The ethnic violence that has in recent months stalked Karachi has reared its head once more. Over 20 people are already dead as a result of target shootings; despite the prime minister’s call to the Sindh chief minister to stop the violence and the deployment of Rangers, the fear is that violence could continue robbing families of their loved ones. The fact is that Karachi is like a tinder-box.
Even the smallest incident triggers killing sprees that have repeatedly disrupted life. This of course has happened once again, with schools shut and examinations postponed.
It is also a worry that the murders, which came one after the other as ethnic groups, affiliated with the ANP and MQM, extracted on each other a terrible revenge, came so soon after the political allies had agreed to do all possible to stop them. They are either powerless to do so or lack the requisite will. The suspicion is that groups with ulterior motives of some kind are behind the actions aimed at igniting the flames of violence that have repeatedly engulfed Karachi. The danger of course is that with the city acting as a magnet for people from all parts of the country and a mix of ethnic groups now living across it, such tensions will continue to flare up. They have of course a terrible impact on areas like Orangi where there is a mix of groups living in close proximity of each other.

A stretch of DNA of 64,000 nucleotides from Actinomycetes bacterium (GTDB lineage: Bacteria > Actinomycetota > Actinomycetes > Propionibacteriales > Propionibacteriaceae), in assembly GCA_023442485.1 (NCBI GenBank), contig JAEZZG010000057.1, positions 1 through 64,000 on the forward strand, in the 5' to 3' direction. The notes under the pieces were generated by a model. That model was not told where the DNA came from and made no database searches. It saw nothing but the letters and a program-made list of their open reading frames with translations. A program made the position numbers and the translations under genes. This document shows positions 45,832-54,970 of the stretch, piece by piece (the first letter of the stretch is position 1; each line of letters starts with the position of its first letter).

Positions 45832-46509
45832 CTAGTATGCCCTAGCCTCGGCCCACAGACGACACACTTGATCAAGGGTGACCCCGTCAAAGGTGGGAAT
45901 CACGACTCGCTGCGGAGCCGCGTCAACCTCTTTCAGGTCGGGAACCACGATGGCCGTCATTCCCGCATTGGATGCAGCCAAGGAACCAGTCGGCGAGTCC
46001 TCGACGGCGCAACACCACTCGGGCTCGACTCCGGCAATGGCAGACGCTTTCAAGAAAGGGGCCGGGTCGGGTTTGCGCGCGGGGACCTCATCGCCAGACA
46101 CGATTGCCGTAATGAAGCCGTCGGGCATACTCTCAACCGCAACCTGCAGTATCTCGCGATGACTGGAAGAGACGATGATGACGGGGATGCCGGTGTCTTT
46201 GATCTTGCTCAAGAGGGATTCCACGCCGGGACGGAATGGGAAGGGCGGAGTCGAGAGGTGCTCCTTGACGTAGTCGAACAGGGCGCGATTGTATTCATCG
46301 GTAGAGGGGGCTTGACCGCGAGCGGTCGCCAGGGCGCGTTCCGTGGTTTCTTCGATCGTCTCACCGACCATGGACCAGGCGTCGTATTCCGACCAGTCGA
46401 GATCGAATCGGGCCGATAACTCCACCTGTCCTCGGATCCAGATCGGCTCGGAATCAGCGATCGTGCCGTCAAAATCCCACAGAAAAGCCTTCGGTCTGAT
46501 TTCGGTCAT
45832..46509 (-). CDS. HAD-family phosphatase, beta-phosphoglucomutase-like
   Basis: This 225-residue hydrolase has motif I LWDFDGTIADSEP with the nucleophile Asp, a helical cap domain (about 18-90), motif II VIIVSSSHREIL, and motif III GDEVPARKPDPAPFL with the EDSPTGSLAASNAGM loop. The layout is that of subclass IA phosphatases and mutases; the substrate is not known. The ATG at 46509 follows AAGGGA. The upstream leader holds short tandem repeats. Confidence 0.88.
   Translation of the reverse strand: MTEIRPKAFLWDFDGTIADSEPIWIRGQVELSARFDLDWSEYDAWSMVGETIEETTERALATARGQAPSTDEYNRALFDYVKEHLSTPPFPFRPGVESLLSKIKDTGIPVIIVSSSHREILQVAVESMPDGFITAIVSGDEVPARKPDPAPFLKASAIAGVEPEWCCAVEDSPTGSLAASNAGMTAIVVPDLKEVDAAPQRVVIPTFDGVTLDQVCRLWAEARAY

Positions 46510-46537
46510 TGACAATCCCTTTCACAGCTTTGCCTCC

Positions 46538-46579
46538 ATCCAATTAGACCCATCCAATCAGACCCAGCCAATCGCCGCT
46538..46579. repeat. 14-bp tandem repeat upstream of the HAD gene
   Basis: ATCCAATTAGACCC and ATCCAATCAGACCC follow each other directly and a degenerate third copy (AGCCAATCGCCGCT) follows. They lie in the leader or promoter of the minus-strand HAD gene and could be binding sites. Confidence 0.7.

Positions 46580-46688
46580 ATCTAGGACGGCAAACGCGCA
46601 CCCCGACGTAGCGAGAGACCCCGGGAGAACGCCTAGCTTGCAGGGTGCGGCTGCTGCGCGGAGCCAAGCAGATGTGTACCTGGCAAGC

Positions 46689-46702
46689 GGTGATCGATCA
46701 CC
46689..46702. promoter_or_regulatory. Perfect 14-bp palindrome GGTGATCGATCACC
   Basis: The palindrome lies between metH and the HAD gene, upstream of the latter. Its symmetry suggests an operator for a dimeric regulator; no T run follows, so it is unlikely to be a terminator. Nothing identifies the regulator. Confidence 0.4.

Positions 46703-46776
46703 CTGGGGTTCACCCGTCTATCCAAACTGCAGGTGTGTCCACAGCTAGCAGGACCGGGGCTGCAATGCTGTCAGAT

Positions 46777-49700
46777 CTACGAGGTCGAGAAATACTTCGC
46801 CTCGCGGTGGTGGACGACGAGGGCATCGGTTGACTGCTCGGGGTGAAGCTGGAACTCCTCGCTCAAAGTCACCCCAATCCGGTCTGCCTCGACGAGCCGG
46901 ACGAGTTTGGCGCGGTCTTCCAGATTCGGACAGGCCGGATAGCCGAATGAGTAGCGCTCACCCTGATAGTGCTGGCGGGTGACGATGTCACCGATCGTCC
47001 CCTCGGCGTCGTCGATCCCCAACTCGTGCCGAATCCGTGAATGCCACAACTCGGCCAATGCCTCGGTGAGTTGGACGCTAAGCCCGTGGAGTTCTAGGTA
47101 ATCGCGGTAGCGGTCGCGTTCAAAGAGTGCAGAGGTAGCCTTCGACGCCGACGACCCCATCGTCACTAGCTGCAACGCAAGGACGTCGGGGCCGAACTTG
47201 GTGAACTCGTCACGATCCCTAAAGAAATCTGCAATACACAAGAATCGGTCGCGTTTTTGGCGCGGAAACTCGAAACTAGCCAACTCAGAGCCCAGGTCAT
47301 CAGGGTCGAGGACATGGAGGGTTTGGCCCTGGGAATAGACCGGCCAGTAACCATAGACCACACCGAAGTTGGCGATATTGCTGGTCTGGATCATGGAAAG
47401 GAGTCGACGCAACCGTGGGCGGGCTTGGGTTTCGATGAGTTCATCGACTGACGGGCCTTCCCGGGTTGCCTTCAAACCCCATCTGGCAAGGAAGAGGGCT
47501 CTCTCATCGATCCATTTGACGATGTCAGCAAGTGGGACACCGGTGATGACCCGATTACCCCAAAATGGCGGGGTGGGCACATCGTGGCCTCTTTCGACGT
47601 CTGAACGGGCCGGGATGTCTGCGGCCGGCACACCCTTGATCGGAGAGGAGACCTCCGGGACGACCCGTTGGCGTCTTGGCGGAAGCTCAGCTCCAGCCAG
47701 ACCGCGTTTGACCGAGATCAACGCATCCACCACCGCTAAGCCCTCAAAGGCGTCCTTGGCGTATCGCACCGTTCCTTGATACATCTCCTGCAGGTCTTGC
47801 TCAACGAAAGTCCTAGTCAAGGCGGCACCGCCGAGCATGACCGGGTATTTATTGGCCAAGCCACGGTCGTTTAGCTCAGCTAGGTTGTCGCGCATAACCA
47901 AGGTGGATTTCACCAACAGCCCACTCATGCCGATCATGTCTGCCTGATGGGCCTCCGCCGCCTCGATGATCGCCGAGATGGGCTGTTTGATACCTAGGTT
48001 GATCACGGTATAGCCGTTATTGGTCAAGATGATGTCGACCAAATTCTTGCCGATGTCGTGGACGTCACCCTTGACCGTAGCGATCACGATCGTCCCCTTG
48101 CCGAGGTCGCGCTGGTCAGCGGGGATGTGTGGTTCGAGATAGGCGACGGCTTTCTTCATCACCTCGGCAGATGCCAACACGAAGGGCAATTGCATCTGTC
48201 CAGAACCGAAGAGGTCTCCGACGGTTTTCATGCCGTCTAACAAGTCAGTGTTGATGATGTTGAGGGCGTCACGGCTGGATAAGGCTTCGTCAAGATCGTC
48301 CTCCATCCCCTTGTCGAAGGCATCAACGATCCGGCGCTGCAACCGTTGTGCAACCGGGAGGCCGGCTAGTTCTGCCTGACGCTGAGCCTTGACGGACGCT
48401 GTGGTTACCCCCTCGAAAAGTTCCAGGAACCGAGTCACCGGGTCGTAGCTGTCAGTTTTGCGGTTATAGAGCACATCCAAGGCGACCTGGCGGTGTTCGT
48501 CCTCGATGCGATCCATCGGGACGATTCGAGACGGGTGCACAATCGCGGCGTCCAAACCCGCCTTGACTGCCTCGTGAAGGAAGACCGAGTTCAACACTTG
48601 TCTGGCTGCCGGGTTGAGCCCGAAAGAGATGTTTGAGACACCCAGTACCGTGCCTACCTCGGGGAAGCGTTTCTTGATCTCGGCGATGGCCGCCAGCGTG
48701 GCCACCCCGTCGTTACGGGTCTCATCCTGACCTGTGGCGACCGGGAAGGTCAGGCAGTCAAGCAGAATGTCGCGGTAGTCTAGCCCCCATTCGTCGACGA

The stereotyping of specific groups we have seen in the past and the hurling of accusations has not helped matters. This must be stopped. But it is also necessary to move some steps beyond this. All political parties must for one accept that Karachi does not belong to any specific group. It belongs to all its residents and the parties who represent them need to weed out their own ranks of any criminal elements. If they do this, it will to a great extent help establish peace in the country’s commercial and business centre and will help prevent such violence from recurring.
Published in the Express Tribune, May 21st, 2010.